“I will sing praise to your name, O Most High.” – Psalm 9:2b
We live in a time where the so-called praise song is a prominent part of the evangelical church worship service. How are we to assess such songs? What criteria should we use to determine the appropriateness of such songs in the life and practice of God’s people? I would like to suggest that we may find some key insights to inform us by examining the praise songs of ancient Israel. In particular, I would like to focus on Psalm 9 today.
We note in the heading of Psalm 9 that it is attributed to King David and is to be sung to a certain tune or by a certain choral group. The phrase Muth-labben is ambiguous but clearly a musical direction. We also find a second musical term at the end of verse 16, Higgaion selah, likely a pause or interlude for meditation. This psalm expresses a determination and commitment as evidenced in the “I will” statements:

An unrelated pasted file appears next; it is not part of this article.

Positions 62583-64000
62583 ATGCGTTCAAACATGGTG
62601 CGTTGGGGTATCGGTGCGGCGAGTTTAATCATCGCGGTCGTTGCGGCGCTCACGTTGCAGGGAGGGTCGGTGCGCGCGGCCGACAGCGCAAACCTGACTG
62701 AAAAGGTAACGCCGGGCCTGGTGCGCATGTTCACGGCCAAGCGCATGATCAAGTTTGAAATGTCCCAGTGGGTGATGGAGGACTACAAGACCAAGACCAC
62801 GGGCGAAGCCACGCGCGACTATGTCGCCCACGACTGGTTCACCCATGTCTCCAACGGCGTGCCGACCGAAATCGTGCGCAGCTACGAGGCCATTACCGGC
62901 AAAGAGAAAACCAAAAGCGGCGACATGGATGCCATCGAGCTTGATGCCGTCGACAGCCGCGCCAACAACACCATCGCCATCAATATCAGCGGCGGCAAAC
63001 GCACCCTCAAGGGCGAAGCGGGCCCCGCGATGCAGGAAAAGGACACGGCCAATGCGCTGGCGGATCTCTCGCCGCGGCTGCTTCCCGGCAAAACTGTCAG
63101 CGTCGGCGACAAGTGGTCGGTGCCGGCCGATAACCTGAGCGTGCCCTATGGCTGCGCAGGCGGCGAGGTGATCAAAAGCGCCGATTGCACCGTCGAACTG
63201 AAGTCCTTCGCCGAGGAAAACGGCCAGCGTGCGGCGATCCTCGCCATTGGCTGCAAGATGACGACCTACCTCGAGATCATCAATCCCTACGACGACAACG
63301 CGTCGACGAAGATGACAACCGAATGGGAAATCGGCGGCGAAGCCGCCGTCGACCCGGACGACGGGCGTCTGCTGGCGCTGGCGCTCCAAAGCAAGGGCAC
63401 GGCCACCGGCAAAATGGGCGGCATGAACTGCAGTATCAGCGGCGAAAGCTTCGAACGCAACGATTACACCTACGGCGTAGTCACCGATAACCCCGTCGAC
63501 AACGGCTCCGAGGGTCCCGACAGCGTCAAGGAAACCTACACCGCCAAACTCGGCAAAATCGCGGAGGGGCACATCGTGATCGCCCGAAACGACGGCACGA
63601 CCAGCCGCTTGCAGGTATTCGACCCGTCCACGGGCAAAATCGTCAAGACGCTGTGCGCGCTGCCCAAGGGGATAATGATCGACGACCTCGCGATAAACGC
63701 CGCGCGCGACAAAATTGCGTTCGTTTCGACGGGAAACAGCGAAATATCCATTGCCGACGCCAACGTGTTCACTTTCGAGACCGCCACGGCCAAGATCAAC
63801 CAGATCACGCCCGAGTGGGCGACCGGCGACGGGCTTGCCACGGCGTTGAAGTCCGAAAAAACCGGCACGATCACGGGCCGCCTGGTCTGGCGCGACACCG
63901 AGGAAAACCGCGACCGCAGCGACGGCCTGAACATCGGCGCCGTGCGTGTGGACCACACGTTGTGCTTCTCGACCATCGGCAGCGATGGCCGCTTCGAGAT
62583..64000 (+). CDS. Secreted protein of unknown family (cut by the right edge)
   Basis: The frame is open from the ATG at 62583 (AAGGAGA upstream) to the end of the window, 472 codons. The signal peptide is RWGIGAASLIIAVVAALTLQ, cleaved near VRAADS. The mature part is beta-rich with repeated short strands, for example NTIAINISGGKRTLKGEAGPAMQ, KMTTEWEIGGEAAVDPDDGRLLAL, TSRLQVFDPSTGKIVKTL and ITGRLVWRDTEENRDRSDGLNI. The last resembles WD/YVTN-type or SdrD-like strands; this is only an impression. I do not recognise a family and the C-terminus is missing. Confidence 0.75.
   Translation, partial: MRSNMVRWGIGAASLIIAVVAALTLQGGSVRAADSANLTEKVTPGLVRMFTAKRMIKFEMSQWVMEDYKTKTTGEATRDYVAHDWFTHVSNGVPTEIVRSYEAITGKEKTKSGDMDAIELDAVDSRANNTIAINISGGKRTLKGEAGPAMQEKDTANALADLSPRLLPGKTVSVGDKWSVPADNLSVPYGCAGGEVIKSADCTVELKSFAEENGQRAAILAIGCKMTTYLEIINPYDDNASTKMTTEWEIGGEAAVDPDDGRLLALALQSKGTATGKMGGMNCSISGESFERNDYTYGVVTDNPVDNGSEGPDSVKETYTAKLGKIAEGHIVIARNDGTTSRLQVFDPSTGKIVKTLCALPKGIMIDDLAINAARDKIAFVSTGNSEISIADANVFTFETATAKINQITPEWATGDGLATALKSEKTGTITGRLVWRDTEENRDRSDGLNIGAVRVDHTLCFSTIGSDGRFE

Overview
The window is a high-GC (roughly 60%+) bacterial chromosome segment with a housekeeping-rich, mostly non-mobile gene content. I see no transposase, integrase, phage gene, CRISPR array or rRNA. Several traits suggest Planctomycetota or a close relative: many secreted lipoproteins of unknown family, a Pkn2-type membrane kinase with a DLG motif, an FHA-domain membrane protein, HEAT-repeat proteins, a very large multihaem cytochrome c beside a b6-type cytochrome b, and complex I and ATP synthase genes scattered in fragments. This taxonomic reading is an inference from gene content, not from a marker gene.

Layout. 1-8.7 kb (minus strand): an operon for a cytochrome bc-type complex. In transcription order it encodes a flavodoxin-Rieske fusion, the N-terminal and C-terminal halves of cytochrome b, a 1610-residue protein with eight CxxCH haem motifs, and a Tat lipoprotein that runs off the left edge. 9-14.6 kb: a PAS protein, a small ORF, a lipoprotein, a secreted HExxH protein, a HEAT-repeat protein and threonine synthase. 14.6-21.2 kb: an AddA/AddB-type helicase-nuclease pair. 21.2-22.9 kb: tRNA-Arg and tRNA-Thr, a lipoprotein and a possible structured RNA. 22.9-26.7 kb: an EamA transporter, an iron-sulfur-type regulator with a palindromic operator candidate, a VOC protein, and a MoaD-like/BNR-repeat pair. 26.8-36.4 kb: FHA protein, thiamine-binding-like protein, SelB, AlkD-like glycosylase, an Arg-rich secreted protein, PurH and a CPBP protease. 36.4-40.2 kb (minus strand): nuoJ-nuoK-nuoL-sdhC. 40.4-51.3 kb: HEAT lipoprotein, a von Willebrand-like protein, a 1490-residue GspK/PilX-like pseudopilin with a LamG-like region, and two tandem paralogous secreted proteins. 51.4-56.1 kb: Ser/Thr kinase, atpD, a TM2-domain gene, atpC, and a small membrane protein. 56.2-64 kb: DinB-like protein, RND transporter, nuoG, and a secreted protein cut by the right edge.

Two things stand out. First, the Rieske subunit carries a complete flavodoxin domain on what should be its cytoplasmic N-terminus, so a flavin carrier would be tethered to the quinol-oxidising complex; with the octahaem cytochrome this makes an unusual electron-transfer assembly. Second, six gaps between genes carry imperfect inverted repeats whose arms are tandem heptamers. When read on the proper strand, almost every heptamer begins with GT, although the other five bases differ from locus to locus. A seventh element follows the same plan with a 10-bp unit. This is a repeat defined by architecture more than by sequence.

“I will praise you, O Lord, with all my heart.”
“I will tell of your all your wonders.”
“I will be glad and rejoice in you.”
“I will sing praise to your name, O Most High.”
The object of all of these affirmations is the person and the work of God. The praise song is theocentric not anthropocentric: (1) It begins with the attitude of the worshipper / singer to recognize the magnitude of God’s deliverance and provision; (2) It extols the wonders of God evidenced in creation, redemption, and providential care in daily life; (3) It is exclusive to God alone; (4) It expresses reverence, awe and wonder at so great a deliverance from the perils of this life. (5) It is missional. That is, it envisions song among all the nations who bow the knee and sing to God alone.
Dr. Keith Wells is the Chaplain for Canto Deo and also a Professor at Denver Seminary.